02 Jan What if the police did not advise me of my rights?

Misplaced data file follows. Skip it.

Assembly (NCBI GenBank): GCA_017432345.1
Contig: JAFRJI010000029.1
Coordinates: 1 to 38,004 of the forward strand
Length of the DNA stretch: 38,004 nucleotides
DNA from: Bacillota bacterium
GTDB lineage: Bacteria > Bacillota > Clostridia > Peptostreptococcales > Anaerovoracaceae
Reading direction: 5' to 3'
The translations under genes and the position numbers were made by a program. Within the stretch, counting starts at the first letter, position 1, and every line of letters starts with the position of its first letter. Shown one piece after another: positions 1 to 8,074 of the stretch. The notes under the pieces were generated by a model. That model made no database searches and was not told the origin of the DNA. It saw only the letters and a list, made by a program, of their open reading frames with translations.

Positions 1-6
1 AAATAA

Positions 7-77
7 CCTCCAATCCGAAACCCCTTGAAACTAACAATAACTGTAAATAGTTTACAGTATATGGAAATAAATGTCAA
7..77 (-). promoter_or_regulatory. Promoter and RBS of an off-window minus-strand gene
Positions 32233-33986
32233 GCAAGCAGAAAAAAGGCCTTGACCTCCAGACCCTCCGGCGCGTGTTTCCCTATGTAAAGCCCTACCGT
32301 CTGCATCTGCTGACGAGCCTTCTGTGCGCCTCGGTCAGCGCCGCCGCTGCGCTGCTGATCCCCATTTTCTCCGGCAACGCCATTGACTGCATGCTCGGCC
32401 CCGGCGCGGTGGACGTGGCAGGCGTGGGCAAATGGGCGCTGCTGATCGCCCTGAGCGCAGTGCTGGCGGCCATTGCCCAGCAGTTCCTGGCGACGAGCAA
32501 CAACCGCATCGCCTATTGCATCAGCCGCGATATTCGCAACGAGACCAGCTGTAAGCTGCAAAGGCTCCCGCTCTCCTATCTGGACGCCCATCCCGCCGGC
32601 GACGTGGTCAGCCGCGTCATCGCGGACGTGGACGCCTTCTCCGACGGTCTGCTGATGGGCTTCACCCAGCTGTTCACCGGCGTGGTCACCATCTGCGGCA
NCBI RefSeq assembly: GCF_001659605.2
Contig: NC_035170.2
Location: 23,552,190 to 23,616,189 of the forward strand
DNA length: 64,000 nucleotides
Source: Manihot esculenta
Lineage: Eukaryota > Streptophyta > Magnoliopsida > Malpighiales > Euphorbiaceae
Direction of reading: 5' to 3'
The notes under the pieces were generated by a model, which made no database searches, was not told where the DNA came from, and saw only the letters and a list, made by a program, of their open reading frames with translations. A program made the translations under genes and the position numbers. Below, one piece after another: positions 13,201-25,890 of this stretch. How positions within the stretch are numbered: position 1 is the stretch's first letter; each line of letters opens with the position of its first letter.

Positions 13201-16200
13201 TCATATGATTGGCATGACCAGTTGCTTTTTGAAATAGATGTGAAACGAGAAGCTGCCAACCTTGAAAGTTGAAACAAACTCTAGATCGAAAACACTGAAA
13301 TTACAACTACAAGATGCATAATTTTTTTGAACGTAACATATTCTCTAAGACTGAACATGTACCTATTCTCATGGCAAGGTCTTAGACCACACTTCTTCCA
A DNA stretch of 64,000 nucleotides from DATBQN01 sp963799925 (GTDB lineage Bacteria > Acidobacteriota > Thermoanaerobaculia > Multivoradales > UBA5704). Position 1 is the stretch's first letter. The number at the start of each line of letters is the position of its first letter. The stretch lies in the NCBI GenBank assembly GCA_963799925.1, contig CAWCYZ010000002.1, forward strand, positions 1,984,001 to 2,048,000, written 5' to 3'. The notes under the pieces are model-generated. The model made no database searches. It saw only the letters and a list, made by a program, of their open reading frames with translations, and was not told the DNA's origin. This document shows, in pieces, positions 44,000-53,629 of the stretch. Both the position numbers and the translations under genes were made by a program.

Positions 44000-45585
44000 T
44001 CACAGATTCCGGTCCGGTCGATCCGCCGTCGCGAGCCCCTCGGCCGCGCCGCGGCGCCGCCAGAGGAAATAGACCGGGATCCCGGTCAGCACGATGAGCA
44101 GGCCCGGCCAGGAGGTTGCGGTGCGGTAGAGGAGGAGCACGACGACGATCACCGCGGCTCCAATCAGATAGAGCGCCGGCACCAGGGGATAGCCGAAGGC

If you have watched any crime drama on television in the past few decades, then you have probably seen a police officer arrest a suspect and read that suspect his/her rights. These rights are commonly referred to as Miranda warnings and serve to advise the suspect that he/she has the right to remain silent, that anything he/she says may be used as evidence, that he/she has the right to an attorney and that an attorney will be provided if he/she cannot afford an attorney. Because of the numerous crime dramas on television, many people are under the assumption that a police officer must read someone their rights when they are arrested. That belief is inaccurate. These Miranda warnings only apply to situations of “custodial interrogation.” This means that police only have to read a suspect his/her rights when (a) that suspect is in police custody and (b) police are asking questions or taking actions that are reasonably likely to result in an incriminating statement from the suspect. Therefore, if the police do not intend to ask any questions of the suspect, they have no reason to advise the suspect of their Miranda warnings. Additionally, if the suspect made any incriminating statements to police before he/she was taken into custody, those statements will generally be admissible because the police have no obligation to advise a suspect of their Miranda warnings if that suspect is not in custody when the statements are made. Regardless of whether you were advised of your Miranda warnings or not, it is important to remember that you always have an absolute right to remain silent and not answer questions from law enforcement.
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